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SMSFs warned on bitcoin-related scams

SMSFs warned on bitcoin-related scams

watch out for phishing scams involving fake bitcoin exchange websites
Miranda Brownlee
19 January 2018 — 1 minute read

SMSF trustees have been told to watch out for phishing scams involving fake bitcoin exchange websites, with cyber criminals looking to exploit the cryptocurrency craze.

ASF Audits executive general manager of technical services Shelley Banton said while the high-risk and volatile nature of crypto assets has seen many SMSF professionals discouraging clients from purchasing bitcoin (BTC), it hasn’t stopped SMSF trustees investing in them.

“Irrational returns on BTC will result in SMSF trustees taking further positions and investing in additional crypto assets for fear of missing out,” said Ms Banton.

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The hype around cryptocurrency, she warned, has seen a number of phishing schemes emerge in the past couple of years, with the Australian Competition and Consumer Commission (ACCC) receiving 245 reports of bitcoin-related scams in October 2016 with losses totalling $92,000.

While there are many safeguards protecting BTC wallets against hackers and scammers, such as two-factor authentication and encryption, a lot of the scams, she said, involve fake website that mimic legitimate websites and steal a user’s account details when they try to log in.

“Even the most alert and tech-savvy SMSF trustee can be taken in by scammers who can manipulate Google Search results and direct traffic to a fake, cloned BTC exchange website,” she said.

Ms Banton said there have also been examples where other types of cryptocurrency have collapsed due to cyber security incidents.

The most notable one she cited was with The DAO, another type of cryptocurrency which at one point raised over $34 million in 2016 through a crowdfunding campaign.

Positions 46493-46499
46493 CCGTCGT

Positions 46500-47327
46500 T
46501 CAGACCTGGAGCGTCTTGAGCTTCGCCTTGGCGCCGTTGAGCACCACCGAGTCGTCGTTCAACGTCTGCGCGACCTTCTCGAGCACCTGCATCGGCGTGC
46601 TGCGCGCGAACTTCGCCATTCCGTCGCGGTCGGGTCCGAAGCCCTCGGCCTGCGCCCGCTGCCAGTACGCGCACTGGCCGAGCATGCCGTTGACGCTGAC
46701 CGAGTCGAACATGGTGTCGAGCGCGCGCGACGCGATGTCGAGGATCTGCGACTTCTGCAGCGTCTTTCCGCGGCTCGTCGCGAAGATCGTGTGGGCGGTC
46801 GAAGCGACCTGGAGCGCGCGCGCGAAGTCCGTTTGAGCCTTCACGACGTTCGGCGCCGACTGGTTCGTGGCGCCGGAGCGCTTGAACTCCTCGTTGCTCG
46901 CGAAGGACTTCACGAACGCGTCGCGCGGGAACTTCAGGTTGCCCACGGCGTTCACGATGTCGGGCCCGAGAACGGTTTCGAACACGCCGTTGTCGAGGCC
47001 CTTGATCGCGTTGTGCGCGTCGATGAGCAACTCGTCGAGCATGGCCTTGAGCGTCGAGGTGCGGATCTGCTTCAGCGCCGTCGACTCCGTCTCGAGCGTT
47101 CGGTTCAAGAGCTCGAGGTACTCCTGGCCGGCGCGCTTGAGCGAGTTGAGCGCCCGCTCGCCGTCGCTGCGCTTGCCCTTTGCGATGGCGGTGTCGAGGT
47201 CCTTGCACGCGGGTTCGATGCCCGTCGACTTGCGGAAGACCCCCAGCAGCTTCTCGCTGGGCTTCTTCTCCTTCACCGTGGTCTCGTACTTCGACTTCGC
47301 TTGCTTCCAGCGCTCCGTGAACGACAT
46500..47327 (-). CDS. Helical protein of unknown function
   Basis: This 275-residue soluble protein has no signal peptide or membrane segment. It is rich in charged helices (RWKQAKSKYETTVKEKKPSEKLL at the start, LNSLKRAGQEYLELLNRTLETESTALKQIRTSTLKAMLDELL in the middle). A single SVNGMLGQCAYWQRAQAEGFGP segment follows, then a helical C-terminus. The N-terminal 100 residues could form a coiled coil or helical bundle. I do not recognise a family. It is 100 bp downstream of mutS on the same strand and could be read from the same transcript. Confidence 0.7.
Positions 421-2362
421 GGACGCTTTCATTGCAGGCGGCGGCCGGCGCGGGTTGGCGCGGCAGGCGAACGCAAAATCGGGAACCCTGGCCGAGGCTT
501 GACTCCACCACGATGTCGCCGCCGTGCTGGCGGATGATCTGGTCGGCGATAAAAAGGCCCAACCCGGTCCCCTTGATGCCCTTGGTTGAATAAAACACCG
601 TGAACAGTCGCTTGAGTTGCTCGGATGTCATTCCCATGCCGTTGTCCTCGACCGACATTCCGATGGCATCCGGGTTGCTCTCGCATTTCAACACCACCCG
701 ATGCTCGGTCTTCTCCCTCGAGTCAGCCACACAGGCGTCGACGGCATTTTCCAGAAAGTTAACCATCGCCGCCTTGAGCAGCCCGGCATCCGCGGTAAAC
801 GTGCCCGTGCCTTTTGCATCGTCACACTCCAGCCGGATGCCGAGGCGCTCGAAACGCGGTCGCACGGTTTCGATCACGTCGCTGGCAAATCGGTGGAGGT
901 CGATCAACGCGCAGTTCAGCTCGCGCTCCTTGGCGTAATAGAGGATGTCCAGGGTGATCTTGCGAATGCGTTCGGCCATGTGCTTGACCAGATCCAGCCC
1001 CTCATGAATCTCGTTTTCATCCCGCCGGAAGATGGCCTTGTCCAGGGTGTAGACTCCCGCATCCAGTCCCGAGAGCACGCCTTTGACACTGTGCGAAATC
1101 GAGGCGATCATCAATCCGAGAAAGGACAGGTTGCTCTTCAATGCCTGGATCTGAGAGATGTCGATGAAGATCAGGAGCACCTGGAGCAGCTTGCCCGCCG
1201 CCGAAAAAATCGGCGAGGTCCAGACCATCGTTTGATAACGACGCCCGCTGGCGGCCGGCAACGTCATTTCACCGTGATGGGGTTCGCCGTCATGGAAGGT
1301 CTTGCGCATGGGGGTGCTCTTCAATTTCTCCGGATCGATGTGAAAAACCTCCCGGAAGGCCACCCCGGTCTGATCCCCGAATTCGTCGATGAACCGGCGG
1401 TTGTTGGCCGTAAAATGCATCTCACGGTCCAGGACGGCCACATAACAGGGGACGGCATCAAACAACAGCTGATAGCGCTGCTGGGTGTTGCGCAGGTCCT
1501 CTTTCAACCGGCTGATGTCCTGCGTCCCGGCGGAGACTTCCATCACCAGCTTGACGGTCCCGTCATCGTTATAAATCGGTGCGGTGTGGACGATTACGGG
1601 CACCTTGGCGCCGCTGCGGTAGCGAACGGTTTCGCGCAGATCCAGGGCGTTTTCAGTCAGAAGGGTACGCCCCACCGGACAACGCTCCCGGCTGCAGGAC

“When hackers found and exploited a vulnerability in the technology, they siphoned off one-third of The DAO’s funds, resulting in traders dumping The DAO by the truckload,” she said.

“There’s no doubt that the frequency and impact of cyber security incidents will continue to increase and adversely affect crypto assets.”

Miranda Brownlee

Miranda Brownlee

 

Miranda Brownlee is the deputy editor of SMSF Adviser, which is the leading source of news, strategy and educational content for professionals working in the SMSF sector.

Since joining the team in 2014, Miranda has been responsible for breaking some of the biggest superannuation stories in Australia, and has reported extensively on technical strategy and legislative updates. Miranda has also directed SMSF Adviser's print publication for several years. 

Miranda also has broad business and financial services reporting experience, having written for titles including Investor Daily, ifa and Accountants Daily.

You can email Miranda on: This email address is being protected from spambots. You need JavaScript enabled to view it.

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